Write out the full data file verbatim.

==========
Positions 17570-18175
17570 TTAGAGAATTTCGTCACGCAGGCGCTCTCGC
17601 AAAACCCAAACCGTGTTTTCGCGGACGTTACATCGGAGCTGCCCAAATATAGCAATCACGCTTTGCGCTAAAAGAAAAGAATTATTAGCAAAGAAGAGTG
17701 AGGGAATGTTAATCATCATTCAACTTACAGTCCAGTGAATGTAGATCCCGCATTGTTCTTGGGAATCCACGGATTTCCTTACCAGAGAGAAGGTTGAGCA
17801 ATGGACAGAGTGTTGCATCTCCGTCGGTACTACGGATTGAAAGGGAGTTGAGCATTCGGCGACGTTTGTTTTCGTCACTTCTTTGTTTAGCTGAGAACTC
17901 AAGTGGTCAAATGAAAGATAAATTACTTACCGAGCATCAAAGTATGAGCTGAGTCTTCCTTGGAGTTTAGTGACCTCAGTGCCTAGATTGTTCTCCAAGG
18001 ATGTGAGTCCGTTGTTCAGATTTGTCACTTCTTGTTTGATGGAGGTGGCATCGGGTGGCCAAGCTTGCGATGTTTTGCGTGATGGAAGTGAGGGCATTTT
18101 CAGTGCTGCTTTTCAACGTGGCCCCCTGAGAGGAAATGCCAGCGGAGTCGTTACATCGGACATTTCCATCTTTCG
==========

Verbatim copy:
Positions 17570-18175
17570 TTAGAGAATTTCGTCACGCAGGCGCTCTCGC
17601 AAAACCCAAACCGTGTTTTCGCGGACGTTACATCGGAGCTGCCCAAATATAGCAATCACGCTTTGCGCTAAAAGAAAAGAATTATTAGCAAAGAAGAGTG
17701 AGGGAATGTTAATCATCATTCAACTTACAGTCCAGTGAATGTAGATCCCGCATTGTTCTTGGGAATCCACGGATTTCCTTACCAGAGAGAAGGTTGAGCA
17801 ATGGACAGAGTGTTGCATCTCCGTCGGTACTACGGATTGAAAGGGAGTTGAGCATTCGGCGACGTTTGTTTTCGTCACTTCTTTGTTTAGCTGAGAACTC
17901 AAGTGGTCAAATGAAAGATAAATTACTTACCGAGCATCAAAGTATGAGCTGAGTCTTCCTTGGAGTTTAGTGACCTCAGTGCCTAGATTGTTCTCCAAGG
18001 ATGTGAGTCCGTTGTTCAGATTTGTCACTTCTTGTTTGATGGAGGTGGCATCGGGTGGCCAAGCTTGCGATGTTTTGCGTGATGGAAGTGAGGGCATTTT
18101 CAGTGCTGCTTTTCAACGTGGCCCCCTGAGAGGAAATGCCAGCGGAGTCGTTACATCGGACATTTCCATCTTTCG